• https://www.facebook.com/jeremie.plourde.1 Jeremie Plourde

    using your hard wood flor works as well as i did for this shot, http://jerphotography.vsco.co/media/535fee387167088e2a00098d

  • https://www.facebook.com/profile.php?id=100001483032741 Alexey Ponomarev

    :)

  • ChrisBlizzard

    I really like the planks before paint… If I do something similar I think I’d have to leave unpainted.

  • lomoloco

    I think I would just make a box with 6 different textures/colours. That way you will have a multitude of options rather than just 2.

    • AtlantaTerry

      Lomoloco,

      Yes, but then you would have to store a big box when it was not in use.

      Would it not be easier to make 3 sets of boards? By treating both sides, that would give you 6 surfaces. Then you could stack them for storage much easier. (Or use them for book shelves!)

      Terry Thomas Photos
      Atlanta, Georgia USA

  • Eric Dye

    Neat idea.
    Side note though, does DIY Photography have any copy-editors? The amount of spelling/grammar errors I see in articles is much more frequent than most sites I visit.

    • http://www.diyphotography.net/ udi tirosh

      Hi Eric,
      that would be my fault entirely :)

      • Eric Dye

        I don’t say it in any way to put down the articles or the website, but I work at a newspaper and on my own blog and they are just pet peeves of mine. I think at least doing a quick second read-through really improves the quality of content.

        • http://www.diyphotography.net/ udi tirosh

          Thanks Eric. looking for a person to do proofing…. If you know anyone please send them this way.

          • Eric Dye

            I actually do know an excellent copy editor, I’ll pass along the information to her.

          • http://www.diyphotography.net/ udi tirosh

            appreciate it!

  • Anthony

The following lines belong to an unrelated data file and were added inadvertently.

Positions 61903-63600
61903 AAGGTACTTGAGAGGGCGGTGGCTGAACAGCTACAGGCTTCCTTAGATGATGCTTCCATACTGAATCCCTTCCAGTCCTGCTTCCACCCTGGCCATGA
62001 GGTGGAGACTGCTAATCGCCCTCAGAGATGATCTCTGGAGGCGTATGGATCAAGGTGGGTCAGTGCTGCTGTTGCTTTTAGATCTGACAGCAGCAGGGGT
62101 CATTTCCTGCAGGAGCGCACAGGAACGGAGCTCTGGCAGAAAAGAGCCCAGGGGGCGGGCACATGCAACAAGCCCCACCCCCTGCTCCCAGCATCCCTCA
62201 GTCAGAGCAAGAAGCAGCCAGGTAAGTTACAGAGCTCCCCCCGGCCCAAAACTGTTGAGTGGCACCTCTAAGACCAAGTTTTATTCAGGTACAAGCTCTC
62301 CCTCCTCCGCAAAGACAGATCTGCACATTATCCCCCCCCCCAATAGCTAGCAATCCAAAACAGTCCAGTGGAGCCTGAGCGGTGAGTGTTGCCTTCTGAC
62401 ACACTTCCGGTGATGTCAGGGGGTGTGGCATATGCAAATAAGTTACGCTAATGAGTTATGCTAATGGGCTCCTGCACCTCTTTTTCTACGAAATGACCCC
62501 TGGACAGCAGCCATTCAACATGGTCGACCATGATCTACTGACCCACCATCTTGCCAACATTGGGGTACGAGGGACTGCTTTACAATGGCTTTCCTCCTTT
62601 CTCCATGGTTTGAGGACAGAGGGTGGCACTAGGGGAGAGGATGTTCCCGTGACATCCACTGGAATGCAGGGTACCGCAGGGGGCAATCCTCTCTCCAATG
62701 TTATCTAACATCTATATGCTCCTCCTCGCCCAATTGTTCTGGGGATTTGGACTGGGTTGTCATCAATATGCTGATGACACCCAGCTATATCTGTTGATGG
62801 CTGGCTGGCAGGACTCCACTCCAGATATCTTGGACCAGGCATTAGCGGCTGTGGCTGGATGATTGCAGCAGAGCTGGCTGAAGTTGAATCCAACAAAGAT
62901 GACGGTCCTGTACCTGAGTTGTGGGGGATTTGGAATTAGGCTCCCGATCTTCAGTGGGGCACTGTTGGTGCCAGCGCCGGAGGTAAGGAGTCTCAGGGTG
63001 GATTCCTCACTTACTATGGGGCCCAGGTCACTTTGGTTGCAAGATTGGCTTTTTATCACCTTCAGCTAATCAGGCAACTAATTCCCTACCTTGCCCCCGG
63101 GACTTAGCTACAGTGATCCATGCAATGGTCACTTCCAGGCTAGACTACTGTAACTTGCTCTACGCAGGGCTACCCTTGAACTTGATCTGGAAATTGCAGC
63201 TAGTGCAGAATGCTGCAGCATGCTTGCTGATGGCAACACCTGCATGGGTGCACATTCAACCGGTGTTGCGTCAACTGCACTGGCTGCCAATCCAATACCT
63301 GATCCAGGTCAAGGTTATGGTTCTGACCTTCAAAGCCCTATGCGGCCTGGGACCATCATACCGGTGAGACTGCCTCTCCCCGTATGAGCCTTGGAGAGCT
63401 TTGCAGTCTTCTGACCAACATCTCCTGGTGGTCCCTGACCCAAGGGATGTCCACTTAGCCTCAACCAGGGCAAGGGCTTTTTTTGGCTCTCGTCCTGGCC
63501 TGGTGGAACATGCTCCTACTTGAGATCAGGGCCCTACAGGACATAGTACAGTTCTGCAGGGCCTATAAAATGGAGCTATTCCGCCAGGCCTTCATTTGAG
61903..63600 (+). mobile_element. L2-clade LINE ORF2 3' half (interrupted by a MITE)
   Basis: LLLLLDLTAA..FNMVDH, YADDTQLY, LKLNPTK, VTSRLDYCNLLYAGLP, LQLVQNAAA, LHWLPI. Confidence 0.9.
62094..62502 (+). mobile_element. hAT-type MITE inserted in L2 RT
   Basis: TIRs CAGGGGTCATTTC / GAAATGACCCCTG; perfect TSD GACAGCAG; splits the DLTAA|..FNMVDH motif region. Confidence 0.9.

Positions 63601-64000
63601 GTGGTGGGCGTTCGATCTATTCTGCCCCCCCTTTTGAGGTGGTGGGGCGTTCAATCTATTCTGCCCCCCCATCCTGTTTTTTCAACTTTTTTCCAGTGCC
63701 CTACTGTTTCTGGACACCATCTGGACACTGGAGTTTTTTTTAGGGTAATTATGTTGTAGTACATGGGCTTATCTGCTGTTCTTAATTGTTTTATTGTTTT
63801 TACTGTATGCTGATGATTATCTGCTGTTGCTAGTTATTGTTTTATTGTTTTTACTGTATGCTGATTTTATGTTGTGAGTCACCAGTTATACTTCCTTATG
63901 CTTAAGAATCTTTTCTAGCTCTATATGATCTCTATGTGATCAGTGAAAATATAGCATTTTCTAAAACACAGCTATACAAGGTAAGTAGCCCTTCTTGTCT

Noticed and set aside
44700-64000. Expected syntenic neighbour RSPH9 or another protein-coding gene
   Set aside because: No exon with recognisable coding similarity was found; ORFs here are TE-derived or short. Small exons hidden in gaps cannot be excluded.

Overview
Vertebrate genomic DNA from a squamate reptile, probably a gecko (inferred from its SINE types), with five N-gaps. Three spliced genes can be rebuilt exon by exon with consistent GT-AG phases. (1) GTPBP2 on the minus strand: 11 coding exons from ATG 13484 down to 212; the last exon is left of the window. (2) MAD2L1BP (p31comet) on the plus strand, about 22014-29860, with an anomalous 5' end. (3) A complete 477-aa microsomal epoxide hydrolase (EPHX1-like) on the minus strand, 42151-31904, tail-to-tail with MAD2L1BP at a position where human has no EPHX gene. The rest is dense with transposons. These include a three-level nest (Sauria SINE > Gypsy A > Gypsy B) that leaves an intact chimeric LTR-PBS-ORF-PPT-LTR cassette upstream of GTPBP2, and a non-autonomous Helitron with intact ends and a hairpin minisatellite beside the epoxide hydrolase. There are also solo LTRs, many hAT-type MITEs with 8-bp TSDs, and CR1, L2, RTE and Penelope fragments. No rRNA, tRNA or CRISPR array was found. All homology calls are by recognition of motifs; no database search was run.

Great little article. I had a go at it this past weekend. Here’s the results: https://www.flickr.com/photos/94050219@N02/sets/72157644119601697/

    • http://www.diyphotography.net/ udi tirosh

      great stuff!

      • Anthony

        Thank you.

  • AtlantaTerry

    Hmmm… your girlfriend’s cell phone sure looks a lot like a Nikon camera!

    BTW, a very nice article. Here in the US, I buy inexpensive fence boards at big box hardware stores such as Lowe’s and Home Depot. These fence boards are known as “rough cut” lumber which means the face of the wood is not smooth and flat but has texture – something we often like in the background of food and product photography. If it is too rough it can easily be sanded.

    Another source of cheap wood are companies that accept pallets of goods. Often the pallets are not wanted, so just ask. Especially useful are ones that have been sitting out in the weather for a year or more as they really have interesting textures.

    I cut boards so they will be four feet long. This way they will fit into the back seat of my car when I need to go shoot food on location.

  • arc

    Hi! Where were you able to buy wood planks? I know there’s Wilcon and Home Depot for that but I’m hesitant to check it out because it might be a bit too pricey for me. (Especially since I have yet to buy paint.) If it has to be private, email me. :) Thanks!